“They have such a small, focused kind of interest, with the Dalai Lama visits in particular,” said James Reilly, professor of Northeast Asian politics at the University of Sydney, who has studied China’s unilateral sanction use. “China’s pretty unique in that regard.”
The pattern of retaliation with the Nobel laureate is so well-established that in 2010, German researchers found that countries whose leaders met him saw their exports to China fall by an average 12.5 percent over the next two years, a phenomenon they dubbed “the Dalai Lama effect.”
Qu Xing (曲興), president of the China Institute of International Studies, dismissed the possibility that Beijing’s actions could damage its global image, arguing that “many people in China believe that our diplomacy could have been more assertive.”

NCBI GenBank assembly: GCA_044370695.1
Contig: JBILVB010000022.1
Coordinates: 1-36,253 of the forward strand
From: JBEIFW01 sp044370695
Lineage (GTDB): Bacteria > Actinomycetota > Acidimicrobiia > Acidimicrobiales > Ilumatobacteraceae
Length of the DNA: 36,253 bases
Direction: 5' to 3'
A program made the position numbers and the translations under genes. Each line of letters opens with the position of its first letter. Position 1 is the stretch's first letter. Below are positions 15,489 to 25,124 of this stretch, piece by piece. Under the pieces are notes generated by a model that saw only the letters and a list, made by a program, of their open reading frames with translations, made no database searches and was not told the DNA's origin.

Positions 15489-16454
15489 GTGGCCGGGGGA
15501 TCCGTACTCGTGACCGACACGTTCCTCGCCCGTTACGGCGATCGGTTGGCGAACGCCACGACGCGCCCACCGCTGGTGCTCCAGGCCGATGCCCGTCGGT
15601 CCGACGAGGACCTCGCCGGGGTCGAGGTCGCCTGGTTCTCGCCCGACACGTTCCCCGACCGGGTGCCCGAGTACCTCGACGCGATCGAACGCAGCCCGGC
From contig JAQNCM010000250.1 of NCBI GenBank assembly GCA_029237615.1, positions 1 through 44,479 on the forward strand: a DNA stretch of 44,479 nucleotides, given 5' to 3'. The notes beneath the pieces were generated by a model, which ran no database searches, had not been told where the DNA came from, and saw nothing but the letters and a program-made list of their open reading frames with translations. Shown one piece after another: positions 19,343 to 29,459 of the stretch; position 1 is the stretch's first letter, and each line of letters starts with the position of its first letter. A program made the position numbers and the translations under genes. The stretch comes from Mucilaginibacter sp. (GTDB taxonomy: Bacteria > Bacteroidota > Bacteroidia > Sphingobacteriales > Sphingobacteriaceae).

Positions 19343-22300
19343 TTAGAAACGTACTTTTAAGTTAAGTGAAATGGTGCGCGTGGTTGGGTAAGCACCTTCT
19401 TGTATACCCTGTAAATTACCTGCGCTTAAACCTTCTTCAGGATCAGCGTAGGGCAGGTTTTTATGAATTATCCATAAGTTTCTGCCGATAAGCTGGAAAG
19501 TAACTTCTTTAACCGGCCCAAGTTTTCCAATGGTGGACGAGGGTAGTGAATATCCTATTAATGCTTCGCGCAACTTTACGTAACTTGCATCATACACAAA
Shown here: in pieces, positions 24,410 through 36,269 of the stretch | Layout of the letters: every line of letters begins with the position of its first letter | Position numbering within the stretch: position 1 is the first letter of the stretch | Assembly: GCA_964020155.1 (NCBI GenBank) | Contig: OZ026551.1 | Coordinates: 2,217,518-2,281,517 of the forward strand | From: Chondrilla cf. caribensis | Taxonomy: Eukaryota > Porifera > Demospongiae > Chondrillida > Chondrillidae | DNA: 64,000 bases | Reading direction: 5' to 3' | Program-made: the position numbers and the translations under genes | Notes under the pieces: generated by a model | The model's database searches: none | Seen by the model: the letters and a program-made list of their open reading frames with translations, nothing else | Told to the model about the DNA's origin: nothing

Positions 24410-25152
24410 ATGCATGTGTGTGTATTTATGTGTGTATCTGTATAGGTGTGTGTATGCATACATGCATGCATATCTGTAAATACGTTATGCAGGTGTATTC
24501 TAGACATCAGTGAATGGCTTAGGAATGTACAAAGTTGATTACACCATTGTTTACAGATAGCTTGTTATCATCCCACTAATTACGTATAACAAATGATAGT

Yet polling suggests its reputation has been hit — in a survey of 14,400 people in 14 countries, China’s own Global Times newspaper found 29 percent of respondents described the country as “belligerent” in international affairs.
Harvard University professor Joseph Nye said the problem largely stems from Beijing’s limited view of the impact its measures have on its “soft power,” a term used to describe the ability to achieve outcomes through attraction, rather than payment or coercion.
It “does not pay enough attention” to contradictions between its aims and its actions, Nye said. “China tends to think of soft power in cultural rather than political terms.”